Wednesday, October 19, 2016

Life Isn't Fair

Update: There is now an Amazon Wishlist, because so many of you wrote to me and asked how to send holiday gifts. Items ship directly to the girls. Suggestions welcome. This is only a first attempt! Thanks, everyone.

Life isn't fair.

Two little girls, friends of the Grape, became orphans last week.

I won't identify them, as they are eight and ten years old; I'll call them S and A.

Their mother had struggled for a long time with a chronic incapacitating illness, but her sudden death, by a brain bleed, I think the term is ruptured aneurysm, took everyone by surprise.

S and A went to school and their mama had a headache. The next time they saw her she was in an irreversible coma in the Neuro Intensive Care Unit.

Life isn't fair.

I can't imagine their shock and heartbreak.

The girls had lost their father some years earlier. The mother, an Ivy-educated physician, had been too ill for many years to work. The family lived in a subsidized apartment and scraped along, all three of them victims of a brilliant scientific mind imprisoned by illness.

When the Grape first started having S over for play dates,  I tried to befriend the mom. She politely but firmly put up barriers. All play dates were at our home, and she never set foot beyond my threshold. After a few weeks, I stopped asking if she'd like to come in for coffee or tea or wine, or if she'd like to stay for dinner with her girls.

She always looked down on her luck, a wisp of a woman, bundled in all kinds of weather, because her disease interfered with her body's metabolism and temperature regulation. Sometimes, you might have been forgiven, if you mistook her for a homeless person.

There was no family money. No adult child with special needs trust. No safety net beyond the bare bones the state of Massachusetts provides, and while Massachusetts provides more than most states, it doesn't provide quality long term inpatient treatment. No state does. And sometimes that means the state makes orphans. Life isn't fair.

S and A had one regularly involved relative, a grandmother whose biweekly visits S and A recounted with huge smiles and sparkling eyes.

The mother excelled at finding resources for her daughters: camps and art courses and donated clothes. She got them scholarships at a private school and took advantage of free events at the library and the art museum. She had the girls paired with Big Sisters. She did most of this from the computer at the library, because she didn't own one of her own. Nor did she own a smartphone.

She did the best she could, but more days than not, those kids were hungry.

As the girls grew, and her illness worsened, she occasionally admitted her task grew more challenging. Local charities like Cradles to Crayons have a wealth of items for the baby and preschool set, but far less for kids in the middle to late elementary years.

A few of us moms at the school noticed when they had no snow gear (in Boston), no Christmas presents, no school supplies. We tried to help discreetly, and quietly marveled that the school turned a totally blind eye.

Life isn't fair.

For that reason, I dedicate my No Trump Vote to S and A, because they are orphans, and Trump doesn't believe in any expansion of the safety net, or in expansion of universal healthcare to a single payer model.

I dedicate my No Trump Vote to S and A, because they are girls, and no man has the right to grab them in the privates without their consent.

I dedicate my No Trump Vote to S and A, because they are black, and I abhor the racist rhetoric of Trump's campaign. It smacks of fascism, as does his almost unfathomable threat to jail his political opponents. In America. In 2016. If a candidate in Africa or Eastern Europe said anything remotely resembling this, we would send election monitors.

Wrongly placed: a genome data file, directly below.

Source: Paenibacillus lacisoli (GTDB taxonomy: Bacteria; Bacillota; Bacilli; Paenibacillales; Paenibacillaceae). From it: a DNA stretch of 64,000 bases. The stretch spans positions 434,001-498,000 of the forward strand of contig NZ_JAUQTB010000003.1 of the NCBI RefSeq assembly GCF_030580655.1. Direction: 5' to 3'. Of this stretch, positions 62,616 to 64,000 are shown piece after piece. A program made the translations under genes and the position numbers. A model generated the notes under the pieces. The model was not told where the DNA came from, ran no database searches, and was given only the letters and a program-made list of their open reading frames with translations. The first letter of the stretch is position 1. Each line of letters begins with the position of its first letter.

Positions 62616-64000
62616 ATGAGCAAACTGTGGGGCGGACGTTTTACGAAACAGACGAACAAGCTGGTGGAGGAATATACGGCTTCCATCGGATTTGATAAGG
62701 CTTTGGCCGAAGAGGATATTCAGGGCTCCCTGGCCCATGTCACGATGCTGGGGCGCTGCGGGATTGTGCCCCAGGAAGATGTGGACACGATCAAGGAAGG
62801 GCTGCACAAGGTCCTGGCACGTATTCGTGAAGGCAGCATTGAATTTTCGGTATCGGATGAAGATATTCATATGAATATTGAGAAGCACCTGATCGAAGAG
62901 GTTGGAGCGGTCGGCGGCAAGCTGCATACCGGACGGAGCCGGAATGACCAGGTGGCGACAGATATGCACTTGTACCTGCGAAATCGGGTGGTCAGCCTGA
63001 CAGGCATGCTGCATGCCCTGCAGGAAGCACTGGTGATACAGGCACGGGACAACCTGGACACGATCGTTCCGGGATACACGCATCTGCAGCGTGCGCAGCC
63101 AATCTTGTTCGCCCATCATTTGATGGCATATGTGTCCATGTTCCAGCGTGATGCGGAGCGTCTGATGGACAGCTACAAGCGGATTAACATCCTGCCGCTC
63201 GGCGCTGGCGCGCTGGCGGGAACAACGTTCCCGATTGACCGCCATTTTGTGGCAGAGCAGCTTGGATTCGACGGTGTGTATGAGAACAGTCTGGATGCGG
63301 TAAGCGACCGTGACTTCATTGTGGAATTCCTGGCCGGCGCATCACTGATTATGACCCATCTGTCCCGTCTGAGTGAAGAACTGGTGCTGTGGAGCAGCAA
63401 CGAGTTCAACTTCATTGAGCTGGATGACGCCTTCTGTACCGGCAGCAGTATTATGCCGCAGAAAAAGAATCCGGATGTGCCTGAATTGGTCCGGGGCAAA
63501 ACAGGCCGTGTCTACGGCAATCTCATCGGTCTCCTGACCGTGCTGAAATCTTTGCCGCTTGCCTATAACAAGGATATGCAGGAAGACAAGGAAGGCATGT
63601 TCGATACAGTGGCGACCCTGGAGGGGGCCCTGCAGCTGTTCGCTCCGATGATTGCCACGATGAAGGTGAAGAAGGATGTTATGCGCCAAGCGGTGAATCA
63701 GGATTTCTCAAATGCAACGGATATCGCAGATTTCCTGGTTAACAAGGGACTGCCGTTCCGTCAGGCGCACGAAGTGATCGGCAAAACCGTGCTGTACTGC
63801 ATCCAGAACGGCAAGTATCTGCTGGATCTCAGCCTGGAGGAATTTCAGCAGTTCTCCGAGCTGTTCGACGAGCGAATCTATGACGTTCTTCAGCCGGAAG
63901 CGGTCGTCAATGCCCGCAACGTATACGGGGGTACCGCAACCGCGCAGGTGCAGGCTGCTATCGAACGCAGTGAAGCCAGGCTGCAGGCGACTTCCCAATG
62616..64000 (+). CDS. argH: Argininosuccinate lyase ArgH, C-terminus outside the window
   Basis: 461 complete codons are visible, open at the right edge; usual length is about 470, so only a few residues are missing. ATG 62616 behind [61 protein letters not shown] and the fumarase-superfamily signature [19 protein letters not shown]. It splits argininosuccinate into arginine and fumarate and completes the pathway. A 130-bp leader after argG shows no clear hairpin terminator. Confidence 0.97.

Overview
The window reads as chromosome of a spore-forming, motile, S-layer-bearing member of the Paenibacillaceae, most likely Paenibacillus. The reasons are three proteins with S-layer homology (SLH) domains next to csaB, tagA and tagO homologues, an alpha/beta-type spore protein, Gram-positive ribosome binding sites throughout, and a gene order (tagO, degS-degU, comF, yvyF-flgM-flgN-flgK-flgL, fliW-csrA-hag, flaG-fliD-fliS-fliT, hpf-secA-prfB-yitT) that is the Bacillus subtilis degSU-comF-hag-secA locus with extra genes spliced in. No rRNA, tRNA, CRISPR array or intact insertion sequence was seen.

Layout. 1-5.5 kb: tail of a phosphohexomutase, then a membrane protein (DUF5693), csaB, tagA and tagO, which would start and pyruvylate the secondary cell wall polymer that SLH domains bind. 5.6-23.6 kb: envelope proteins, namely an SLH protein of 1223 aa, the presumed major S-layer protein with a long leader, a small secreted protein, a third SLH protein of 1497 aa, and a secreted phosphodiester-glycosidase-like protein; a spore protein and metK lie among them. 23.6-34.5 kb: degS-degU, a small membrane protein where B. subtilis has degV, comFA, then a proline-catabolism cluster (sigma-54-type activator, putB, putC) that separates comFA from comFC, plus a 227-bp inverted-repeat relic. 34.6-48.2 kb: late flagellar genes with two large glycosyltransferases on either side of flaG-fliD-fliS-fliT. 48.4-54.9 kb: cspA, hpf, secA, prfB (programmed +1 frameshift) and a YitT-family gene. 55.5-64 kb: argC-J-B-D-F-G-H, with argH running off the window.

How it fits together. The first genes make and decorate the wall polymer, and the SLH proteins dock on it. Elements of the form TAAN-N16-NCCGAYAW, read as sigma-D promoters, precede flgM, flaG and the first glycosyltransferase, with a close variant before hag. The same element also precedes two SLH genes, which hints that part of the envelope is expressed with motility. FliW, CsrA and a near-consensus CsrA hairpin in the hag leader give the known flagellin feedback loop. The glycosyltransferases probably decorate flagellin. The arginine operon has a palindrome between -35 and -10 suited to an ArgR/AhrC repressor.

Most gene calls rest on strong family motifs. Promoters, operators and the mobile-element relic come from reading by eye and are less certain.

I dedicate my No Trump Vote to S and A, because their mother was chronically disabled, and Trump mocks disabled people.

I dedicate my No Trump Vote to S and A, because I want them to know ambition should not be a privilege reserved for well-to-do white men

I didn't plan to write about this election, because anyone who's read me once can deduce I'm a solid blue voter. 

I'm so tired of hearing about how awful it is that Clinton "wants to be President" and "She's worked at it for decades," and "She's too ambitious, not warm enough, too prepared, too thoughtful, not smiling enough."

I dedicate my No Trump Vote to S and A, because I want this glass ceiling to shatter. 

I want this catch-22, that says women cannot be feminine, but also strong and ambitious, to end with my generation.

Can you imagine anyone making similar criticisms of any male candidate for County Zoning Board, let alone President of the United States?

I'm also tired of hearing about voters sitting out the election, or voting for third party candidates.

I would strongly prefer a multi-party parliamentary system, but in the system we have, either Clinton or Trump will win the White House on November 8.

Which means nobody hears your protest ballot. If Trump scares you, but you don't vote for Clinton, you are as culpable as the Trump voters.

Before you cast that "I don't like either of them ballot," please think about the American military pilots under threat from Russian anti-aircraft artillery in Syria.

Yes, that Russia. The one Trump holds up as an example of a well run country. To be clear: the only aircraft in the skies above Syria are American. ISIS does not have an air force.

Clinton is not perfect.

Life isn't fair. We don't get perfect candidates. S and A don't get a mom, let alone a healthy one.

I am optimistic that the deliberative, thoughtful, highly analytical qualities that stifle Clinton's charisma on the campaign trail will serve her well as the nation's chief executive, and that her policies will benefit kids like S and A more than those proposed by her opponent.

#ImWithHer  #NeverTrump #DedicateYourNoTrumpVote